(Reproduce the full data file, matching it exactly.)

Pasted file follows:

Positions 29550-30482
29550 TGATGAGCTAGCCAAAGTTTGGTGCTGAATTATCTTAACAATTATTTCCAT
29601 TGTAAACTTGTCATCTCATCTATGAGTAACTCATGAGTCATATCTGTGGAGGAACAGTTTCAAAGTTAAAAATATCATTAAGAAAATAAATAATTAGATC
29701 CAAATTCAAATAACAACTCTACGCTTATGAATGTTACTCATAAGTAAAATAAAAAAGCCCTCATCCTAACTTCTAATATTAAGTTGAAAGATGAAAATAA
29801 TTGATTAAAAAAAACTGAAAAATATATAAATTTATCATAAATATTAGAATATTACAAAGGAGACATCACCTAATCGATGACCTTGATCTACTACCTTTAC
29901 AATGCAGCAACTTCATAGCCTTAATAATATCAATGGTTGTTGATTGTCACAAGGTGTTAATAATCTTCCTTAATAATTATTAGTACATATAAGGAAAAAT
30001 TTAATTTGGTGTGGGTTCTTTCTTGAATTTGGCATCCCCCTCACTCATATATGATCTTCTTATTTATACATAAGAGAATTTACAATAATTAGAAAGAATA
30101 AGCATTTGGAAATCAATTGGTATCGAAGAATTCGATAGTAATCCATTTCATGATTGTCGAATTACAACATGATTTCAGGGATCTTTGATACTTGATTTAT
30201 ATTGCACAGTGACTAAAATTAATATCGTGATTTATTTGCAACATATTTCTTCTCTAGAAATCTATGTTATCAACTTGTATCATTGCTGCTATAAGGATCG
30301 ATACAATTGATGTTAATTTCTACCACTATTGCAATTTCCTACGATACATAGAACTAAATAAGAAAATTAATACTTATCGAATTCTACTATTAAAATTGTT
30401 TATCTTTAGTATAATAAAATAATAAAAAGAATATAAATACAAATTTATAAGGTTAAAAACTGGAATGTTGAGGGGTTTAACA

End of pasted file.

Positions 29550-30482
29550 TGATGAGCTAGCCAAAGTTTGGTGCTGAATTATCTTAACAATTATTTCCAT
29601 TGTAAACTTGTCATCTCATCTATGAGTAACTCATGAGTCATATCTGTGGAGGAACAGTTTCAAAGTTAAAAATATCATTAAGAAAATAAATAATTAGATC
29701 CAAATTCAAATAACAACTCTACGCTTATGAATGTTACTCATAAGTAAAATAAAAAAGCCCTCATCCTAACTTCTAATATTAAGTTGAAAGATGAAAATAA
29801 TTGATTAAAAAAAACTGAAAAATATATAAATTTATCATAAATATTAGAATATTACAAAGGAGACATCACCTAATCGATGACCTTGATCTACTACCTTTAC
29901 AATGCAGCAACTTCATAGCCTTAATAATATCAATGGTTGTTGATTGTCACAAGGTGTTAATAATCTTCCTTAATAATTATTAGTACATATAAGGAAAAAT
30001 TTAATTTGGTGTGGGTTCTTTCTTGAATTTGGCATCCCCCTCACTCATATATGATCTTCTTATTTATACATAAGAGAATTTACAATAATTAGAAAGAATA
30101 AGCATTTGGAAATCAATTGGTATCGAAGAATTCGATAGTAATCCATTTCATGATTGTCGAATTACAACATGATTTCAGGGATCTTTGATACTTGATTTAT
30201 ATTGCACAGTGACTAAAATTAATATCGTGATTTATTTGCAACATATTTCTTCTCTAGAAATCTATGTTATCAACTTGTATCATTGCTGCTATAAGGATCG
30301 ATACAATTGATGTTAATTTCTACCACTATTGCAATTTCCTACGATACATAGAACTAAATAAGAAAATTAATACTTATCGAATTCTACTATTAAAATTGTT
30401 TATCTTTAGTATAATAAAATAATAAAAAGAATATAAATACAAATTTATAAGGTTAAAAACTGGAATGTTGAGGGGTTTAACA